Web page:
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Kenbad... Sorry to hear of your accident and injouries... I too, bought an Amazon adult trike, and a Bafang mid-drive motor kit, and I'm working to improve my initially acceptable results... #1..Replaced the 7 speed cluster with a 30 tooth freewheel because the mid drive offset the peddle sprocket to where the low gear was way too much twist in the chain, and I wanted a low enough gear too be able to peddle home on the hills if I have a drive system failure (motor, battery..??) and it all works GREAT... #2.. As I get more time riding I have noted that the supplied rear band brake is OK for planed stops, but it needs to be upgraded to be effective in emergencies... ALSO.... I found that going from two wheeled bikes, to a trike has taken some major adjustments... the trike's tilt follows the slant of the road, and leaning into a turn as you would normally do, sometimes finds you fighting the etrike's contour following mandate.... it's not a big deal, but it demands that you retrain your natural instincts.... or you might panic ! I've found that I tend to look at the contour of the road ahead a lot more than I used to, so I'm not caught by surprise by a sudden tilt which CAN'T be corrected with a steering adjustment.... but will correct itself further down the road...
Yeah I hear ya I too changed the seven speed to a one speed however I had no idea what to do with the band break I couldn't figure out how to install something else so I kept that and on the front hub motor wheel I had disc brakes.
Anyway as far as the learning curve I think it's too much for me I have enough to watch out for in my state with the four wheel automobile drivers who are either drunk on drugs texting or talking on the phone talking or yelling at the passengers that are with them and not paying attention to the road and oh the ones that just think that you're not supposed to be on the road it's only there for them and think it's okay to run you down if they have to this is what happened to me when I was in the accident I was knocked down by a car even though I was in the right the driver got out and said I had no business being in the road and left me there bleeding profusely. Anyway good luck with yours be careful. Here iny USA state that I live in (don't think it's a good idea to mention which state) there are very many very bad drivers the state that I used to live in was much better but now I live in a state where there are so many bad drivers I can't believe it.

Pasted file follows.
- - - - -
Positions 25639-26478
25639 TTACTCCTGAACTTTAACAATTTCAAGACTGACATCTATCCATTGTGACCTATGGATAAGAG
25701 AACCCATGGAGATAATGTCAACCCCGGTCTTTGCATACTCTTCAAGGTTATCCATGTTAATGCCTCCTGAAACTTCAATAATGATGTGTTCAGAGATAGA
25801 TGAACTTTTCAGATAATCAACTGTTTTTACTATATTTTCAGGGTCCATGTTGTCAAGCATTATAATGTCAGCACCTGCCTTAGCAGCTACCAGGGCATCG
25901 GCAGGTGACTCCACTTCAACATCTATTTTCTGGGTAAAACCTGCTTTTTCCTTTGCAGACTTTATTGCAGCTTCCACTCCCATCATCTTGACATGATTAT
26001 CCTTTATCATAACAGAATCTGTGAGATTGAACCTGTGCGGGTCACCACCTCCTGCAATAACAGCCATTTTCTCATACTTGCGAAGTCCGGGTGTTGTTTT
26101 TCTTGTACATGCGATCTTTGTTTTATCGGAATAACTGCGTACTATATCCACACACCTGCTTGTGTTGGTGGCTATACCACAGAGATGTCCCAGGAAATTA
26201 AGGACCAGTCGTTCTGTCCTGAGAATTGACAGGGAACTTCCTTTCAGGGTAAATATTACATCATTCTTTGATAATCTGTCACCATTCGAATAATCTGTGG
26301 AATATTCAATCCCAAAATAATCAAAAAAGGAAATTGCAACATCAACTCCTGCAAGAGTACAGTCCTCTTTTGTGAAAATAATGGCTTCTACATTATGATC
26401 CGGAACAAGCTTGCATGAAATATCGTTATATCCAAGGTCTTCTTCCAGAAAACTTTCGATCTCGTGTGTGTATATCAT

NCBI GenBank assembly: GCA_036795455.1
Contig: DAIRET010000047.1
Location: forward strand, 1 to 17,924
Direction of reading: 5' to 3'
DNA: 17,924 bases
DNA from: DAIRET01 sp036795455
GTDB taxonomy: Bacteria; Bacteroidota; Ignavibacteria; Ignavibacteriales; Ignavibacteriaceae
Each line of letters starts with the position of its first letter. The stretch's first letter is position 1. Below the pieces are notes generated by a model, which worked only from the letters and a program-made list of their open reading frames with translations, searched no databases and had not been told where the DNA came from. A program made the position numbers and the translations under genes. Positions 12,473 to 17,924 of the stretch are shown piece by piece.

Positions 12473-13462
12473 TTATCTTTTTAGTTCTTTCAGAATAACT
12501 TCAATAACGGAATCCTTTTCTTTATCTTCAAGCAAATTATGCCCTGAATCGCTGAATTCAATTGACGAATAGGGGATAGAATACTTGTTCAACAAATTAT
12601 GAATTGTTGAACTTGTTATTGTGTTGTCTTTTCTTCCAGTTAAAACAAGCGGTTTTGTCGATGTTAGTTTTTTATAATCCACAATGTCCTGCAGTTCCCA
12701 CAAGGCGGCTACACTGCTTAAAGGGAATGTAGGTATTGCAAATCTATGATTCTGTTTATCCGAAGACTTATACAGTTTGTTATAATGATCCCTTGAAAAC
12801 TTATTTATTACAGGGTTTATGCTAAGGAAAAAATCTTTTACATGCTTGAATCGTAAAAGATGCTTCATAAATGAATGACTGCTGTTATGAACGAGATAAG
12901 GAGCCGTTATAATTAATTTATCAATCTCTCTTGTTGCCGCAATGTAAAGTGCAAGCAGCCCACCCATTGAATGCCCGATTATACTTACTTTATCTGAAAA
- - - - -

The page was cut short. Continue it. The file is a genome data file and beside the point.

NorthAugustaEbiker

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It depends on what you consider to be a lot of money. There are lots of very pretty factory bikes above the $2500 mark. Most factory bikes are limited to 250 watts. That power is fine for commuting small hills on a street. You can buy a mid-drive kit and battery for about $750 depending on watt-hours and motor power (750 watts or greater) and slap it onto a $95 hardtail. That will get you up any hill with the correct gearing.
 

DJKnut

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I started with an adult trike ($250), then added a Bafang BBS02B/BBSHD Mid drive 750 Watt motor, with a 48V, 17.5 Ah, Samsung 65 cell Battery ($750)… added a rear 30 tooth freewheel sprocket to replace the 7 speed gear cluster, and a 36 tooth BlingRing front sprocket (about $125 +/-) and I’ve got a great neighborhood cruiser.. Can top out at about 18 MPH on the flat, but kills it going up these local Washington hills… However… these eTrikes are a little weird, and not as intuitive as your regular two wheelers… It takes some getting used to not leaning into turns, and being surprised when the slope of the road tilts you to the side and resisting the urge to correct with steering adjustments… all in all, it’s a sweet ride for less than $1200.... Cheers, -D